Officials with the Department of Environment are hoping a pilot project to install turtle-friendly lights on a stretch of Seven Mile Beach in West Bay will encourage beachfront property owners in other areas to follow suit.

“Lighting is the most important factor in turtle survival,” said research officer Janice Blumenthal, speaking at a seminar on the topic Monday morning at The Ritz-Carlton hotel.

Bright white lights can draw hatchling turtles away from their intended course, which is toward the ocean. Turtles normally emerge from their nests at night, and usually head toward the brightest light they see. Typically, that is the moon, or its reflection off the water.

On Seven Mile Beach, the most active turtle nesting area on Grand Cayman, bright lights from hotels, private residences and even streetlights can disorient the animals and lead them away from their natural target.

“Lights on the beach are the greatest threat to the future population,” Blumenthal said.

She and her colleagues are promoting a plan to put Cayman on a different wavelength when it comes to beachside lighting: a longer wavelength.

“Turtles are least attracted to long wavelengths of light,” said environmental assessment officer Wendy Williams. Light in that part of the spectrum is amber or red.

“Not too many hotels or residences want their places illuminated in red,” Williams said, so amber lighting is being proposed. The Department of Environment has received $165,000 in funding from the Environmental Protection Fund for the current pilot project, which Williams said could affect 600 nests and 4,800 hatchlings.

The department is paying for the lights and fixtures to retrofit existing properties, and asking property owners to pay for the installation. This results in about a 50/50 split in cost, Blumenthal said.

In addition, the department has put forward a draft conservation plan that calls for all new construction in beach areas where nesting occurs to be fitted with turtle-friendly lighting. It also carries regulations for retrofitting existing buildings with the amber-coloured lights. That draft must go through a public review period before it is presented to Cabinet for consideration.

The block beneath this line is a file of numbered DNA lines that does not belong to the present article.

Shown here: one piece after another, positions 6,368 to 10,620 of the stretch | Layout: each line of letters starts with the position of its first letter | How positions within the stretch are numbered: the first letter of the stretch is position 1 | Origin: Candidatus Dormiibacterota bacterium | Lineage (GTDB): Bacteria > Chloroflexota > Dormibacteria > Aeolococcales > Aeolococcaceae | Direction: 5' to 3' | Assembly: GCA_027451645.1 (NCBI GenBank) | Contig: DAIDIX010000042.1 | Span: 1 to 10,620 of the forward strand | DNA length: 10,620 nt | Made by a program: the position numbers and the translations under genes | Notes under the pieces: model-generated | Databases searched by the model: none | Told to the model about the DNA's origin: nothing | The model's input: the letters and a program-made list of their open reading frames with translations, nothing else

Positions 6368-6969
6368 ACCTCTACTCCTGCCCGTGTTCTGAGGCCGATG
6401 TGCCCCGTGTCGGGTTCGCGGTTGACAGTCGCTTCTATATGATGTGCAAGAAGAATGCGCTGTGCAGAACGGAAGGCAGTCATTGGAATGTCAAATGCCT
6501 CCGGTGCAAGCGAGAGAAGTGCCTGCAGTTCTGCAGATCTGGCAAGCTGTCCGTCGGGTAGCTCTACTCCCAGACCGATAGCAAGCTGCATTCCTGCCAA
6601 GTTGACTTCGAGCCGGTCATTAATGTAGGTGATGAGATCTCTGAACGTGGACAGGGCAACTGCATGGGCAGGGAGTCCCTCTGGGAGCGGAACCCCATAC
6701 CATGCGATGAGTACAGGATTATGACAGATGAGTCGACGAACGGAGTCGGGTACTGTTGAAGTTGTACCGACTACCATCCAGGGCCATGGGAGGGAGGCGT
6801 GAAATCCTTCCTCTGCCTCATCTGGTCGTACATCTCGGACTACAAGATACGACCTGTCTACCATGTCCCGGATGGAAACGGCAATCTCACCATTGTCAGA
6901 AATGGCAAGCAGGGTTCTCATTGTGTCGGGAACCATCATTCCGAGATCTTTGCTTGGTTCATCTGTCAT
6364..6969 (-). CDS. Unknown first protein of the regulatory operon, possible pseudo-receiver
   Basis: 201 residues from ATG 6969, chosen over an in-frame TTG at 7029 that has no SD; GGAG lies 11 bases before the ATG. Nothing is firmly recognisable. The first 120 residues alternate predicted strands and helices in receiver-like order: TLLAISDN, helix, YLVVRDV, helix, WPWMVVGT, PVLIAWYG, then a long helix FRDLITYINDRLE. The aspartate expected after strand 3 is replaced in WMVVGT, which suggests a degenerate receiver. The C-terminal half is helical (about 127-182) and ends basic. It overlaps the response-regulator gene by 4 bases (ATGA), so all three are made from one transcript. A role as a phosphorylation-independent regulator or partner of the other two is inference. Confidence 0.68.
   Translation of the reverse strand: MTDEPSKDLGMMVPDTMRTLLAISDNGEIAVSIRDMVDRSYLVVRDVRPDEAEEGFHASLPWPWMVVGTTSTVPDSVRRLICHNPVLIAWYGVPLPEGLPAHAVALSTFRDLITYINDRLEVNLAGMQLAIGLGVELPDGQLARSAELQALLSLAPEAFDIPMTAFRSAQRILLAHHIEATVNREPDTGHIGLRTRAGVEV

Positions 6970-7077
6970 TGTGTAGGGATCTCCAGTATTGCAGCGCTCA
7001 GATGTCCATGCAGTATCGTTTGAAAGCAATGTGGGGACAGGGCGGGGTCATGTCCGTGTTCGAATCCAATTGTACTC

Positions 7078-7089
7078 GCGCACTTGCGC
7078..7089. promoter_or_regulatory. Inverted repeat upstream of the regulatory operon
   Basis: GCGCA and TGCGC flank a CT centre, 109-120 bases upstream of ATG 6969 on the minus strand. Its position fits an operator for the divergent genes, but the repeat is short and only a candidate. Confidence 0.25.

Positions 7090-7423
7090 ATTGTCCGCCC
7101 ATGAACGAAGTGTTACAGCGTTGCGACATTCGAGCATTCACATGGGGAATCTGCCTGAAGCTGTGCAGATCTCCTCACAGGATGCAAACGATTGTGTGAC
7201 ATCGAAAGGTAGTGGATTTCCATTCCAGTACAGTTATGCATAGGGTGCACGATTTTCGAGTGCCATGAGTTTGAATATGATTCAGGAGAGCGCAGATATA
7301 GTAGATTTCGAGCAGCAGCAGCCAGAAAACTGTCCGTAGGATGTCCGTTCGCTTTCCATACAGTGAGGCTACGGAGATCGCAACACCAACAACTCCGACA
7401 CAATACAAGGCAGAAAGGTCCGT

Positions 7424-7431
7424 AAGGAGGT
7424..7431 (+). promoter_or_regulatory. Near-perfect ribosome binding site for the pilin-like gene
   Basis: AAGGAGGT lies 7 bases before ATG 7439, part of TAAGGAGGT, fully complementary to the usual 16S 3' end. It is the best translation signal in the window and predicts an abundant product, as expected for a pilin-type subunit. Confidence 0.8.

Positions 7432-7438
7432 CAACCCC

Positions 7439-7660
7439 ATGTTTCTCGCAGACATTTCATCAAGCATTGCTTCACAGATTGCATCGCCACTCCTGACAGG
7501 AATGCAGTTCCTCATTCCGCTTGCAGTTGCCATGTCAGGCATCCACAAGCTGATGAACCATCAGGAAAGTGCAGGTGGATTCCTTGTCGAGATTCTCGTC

In the meantime, environment officials have been recommending that the Central Planning Authority require turtle friendly lighting on new construction near recognised nesting areas.

“CPA doesn’t have to take our recommendations, but they have in recent months,” Williams said.

Turtle nesting activity has increased dramatically in the past 20 years, which is when the department began collecting such data. In 1999, just 23 nests were identified on Grand Cayman. In 2017, there were 412. Even with that increase, Blumenthal said, turtles remained threatened.

Human encroachment, poaching, heavy equipment use on beaches, pollution and even such things as discarded fishing lines and nets can hurt the turtle population. But losing hatchlings disoriented by artificial light has the biggest negative impact. Other strategies have been tried, she said, but using turtle-friendly lighting works the best.

Police Constable Jonathan Kern, who opened the seminar, presented data gathered from Anna Maria Island in Florida, where turtle-friendly lighting was installed islandwide in 2011. Disorientation of hatchlings at seven study sites went from 900-1,300 annually to zero for the two consecutive years following the lighting change.

Kern emphasised that while the amber lighting does not appear as bright to the human eye, it does provide ample lighting for security. Another study on the island, Kern said, showed no increase in the crime rate since the lighting was installed.

The 20 people who attended the seminar were a mix of government, private industry and media representatives. Those from industry had questions regarding fixtures and costs. Blumenthal and Williams had a selection of different fixtures and showed how they might be used depending upon the lighting needed for a given area.

Department of Environment officials want to help fledgling turtles, such as this one, by eliminating bright white lights along beaches where nesting takes place.

“Cost is not a tremendous factor,” Blumenthal said, adding that LED and long wavelength lights are comparable in price.

She is hoping the pilot project will lead to more people deciding to change the lighting they use.

“We feel a lot of people want to see this in place before they commit,” she said. “That’s why we applied for the funding, so we could create a model. We would really like to see critical habitat be turtle friendly in three to five years.”

Information and guidelines on turtle-friendly lighting are available at www.bit.ly/2TXZZAH.

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